Featured Headlines News

Local Vietnam War veterans honored (With photo gallery)

Veterans, Auxiliary members and guests were met by yellow ribbons tied around the trees.

Veterans of America’s longest, bloodiest and most controversial conflict, a group that was shunned by many Americans when they returned from the war-torn country in the 1960s and 1970s, were honored locally on March 31.

Atmore Memorial VFW Auxiliary to Post 7016 hosted for the fifth straight year a program to show local veterans who fought in the Vietnam War the respect they were denied more than 40 years ago.

The special ceremony, held at Atmore Area YMCA, opened with the recorded strains of Armed Forces Radio deejay Adrian Cronauer’s “Good morning, Vietnam” greeting, which was heard in military bases across South Vietnam during the war, and closed with a performance of “Tie a Yellow Ribbon (Around the Old Oak Tree)” by aspiring country musician Zachary Thomas Diedrich.

In between were words of praise and appreciation from VFW Auxiliary members, local governmental officials and the event’s keynote speaker, State Rep. Alan Baker.

“Those who served in Vietnam are some of America’s finest, and we owe them tremendous respect,” Baker said during his address to a crowd of more than 60 veterans, auxiliary members and guests. “I am ashamed of some of the actions of some Americans during that era. Vietnam was an unpopular war, but those who served in Vietnam are deserving of honor and praise in sustaining our nation through a most difficult and trying era.”

Speaking directly to the 21 local veterans in attendance, the state lawmaker expressed his feelings that each deserved much more than he or she got upon returning from the war.

“You are unsung heroes,” he said. “All Americans owe a debt of gratitude to each of you for the service and sacrifice you provided.”

Baker talked about the freedoms upon which the country was built, then asked each of the veterans to stand, after which he walked to each one and shook hands before returning to finish his address, which included a belated greeting.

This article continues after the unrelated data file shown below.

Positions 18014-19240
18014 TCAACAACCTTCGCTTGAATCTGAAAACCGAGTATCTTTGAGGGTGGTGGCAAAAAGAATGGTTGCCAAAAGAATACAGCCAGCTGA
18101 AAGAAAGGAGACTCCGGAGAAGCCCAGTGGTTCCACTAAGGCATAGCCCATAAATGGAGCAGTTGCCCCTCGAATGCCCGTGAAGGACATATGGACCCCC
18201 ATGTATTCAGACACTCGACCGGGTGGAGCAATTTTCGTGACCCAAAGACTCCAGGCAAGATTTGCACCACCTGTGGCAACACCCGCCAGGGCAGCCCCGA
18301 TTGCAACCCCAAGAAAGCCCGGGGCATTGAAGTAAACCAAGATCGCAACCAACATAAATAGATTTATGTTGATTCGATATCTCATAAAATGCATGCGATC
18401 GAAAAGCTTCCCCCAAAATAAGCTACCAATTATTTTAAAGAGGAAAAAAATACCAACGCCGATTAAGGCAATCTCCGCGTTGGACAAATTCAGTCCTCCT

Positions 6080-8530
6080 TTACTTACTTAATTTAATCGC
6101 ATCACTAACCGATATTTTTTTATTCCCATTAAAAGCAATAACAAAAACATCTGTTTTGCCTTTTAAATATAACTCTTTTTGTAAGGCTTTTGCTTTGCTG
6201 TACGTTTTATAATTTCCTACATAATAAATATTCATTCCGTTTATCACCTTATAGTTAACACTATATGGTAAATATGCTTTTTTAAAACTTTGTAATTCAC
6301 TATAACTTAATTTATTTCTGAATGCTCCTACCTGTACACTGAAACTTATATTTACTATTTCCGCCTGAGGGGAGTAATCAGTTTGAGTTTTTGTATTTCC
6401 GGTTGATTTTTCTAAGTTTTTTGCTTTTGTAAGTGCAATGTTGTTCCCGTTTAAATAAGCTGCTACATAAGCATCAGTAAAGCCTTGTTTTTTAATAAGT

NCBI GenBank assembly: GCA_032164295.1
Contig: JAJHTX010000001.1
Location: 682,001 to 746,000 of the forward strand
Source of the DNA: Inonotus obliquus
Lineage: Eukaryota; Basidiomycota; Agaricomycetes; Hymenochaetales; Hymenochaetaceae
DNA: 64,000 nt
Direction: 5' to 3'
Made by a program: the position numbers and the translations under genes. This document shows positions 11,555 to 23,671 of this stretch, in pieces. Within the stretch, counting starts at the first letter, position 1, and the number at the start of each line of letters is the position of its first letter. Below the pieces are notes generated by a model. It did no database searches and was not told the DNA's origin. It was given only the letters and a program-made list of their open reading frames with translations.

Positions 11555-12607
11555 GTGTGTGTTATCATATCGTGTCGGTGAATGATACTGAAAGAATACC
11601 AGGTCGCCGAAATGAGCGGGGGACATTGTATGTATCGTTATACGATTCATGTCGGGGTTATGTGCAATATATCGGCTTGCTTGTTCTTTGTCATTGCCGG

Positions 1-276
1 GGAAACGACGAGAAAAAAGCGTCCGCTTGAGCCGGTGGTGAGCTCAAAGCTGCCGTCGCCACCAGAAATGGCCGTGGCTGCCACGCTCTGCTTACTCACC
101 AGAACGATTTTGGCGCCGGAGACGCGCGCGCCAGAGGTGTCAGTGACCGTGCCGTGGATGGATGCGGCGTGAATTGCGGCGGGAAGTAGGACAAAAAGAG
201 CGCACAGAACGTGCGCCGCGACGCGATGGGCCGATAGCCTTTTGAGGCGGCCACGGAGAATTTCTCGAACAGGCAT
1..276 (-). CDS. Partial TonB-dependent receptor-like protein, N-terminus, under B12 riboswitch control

“Thank you for serving our great nation,” he said. “Thank you for preserving our great freedoms and lifestyle we as Americans enjoy. We love you and we say, ‘welcome home.’ You are a special group.”

Atmore City Councilwoman Susan Smith and Mayor Jim Staff also spoke to the gathering. Smith read a brief history of American involvement in the conflict, while Staff read a proclamation designating the last Saturday in March each year as Vietnam Veterans Day in the city.

Last year, President Donald Trump designated March 29 as National Vietnam War Veterans Day. That date in 1973 marked the evacuation of the last remaining American military and government personnel from Saigon, which was under assault by North Vietnamese and Viet Cong troops at the time.

The local observance included tables decorated in red, white and blue, along with a three-tier cake, topped by an eagle figurine, and cupcakes also decorated in the national colors. The baked treats were furnished by Dawn Gilmore of Bay Minette.

One of its most touching moments came during the presentation of the POW/MIA flag (by Jenny Hutto), the American flag (by Claude Odom), the Alabama state flag (by Jackey Odom) and the VFW Auxiliary flag (by Mary Alice Stewart).

As Odom proceeded to the front of the room with the national banner, Diedrich played a ringing, half-tempo version of “The Star Spangled Banner” on his acoustic guitar.

A special thanks was given to five members of J.U. Blacksher’s Jr. Civitan Club, who helped set up the chairs and tables. The members are Katelyn Carnley, Noah Graham (who is state governor), Rachael Williams, Harli Petty and Hannah Hall.

After the ceremony, the veterans mingled with auxiliary members and guests as Mitch Harrelson played a mix of rock and pop songs from the Vietnam era.

Click below to view our photo gallery from the event

News photos by Ditto Gorme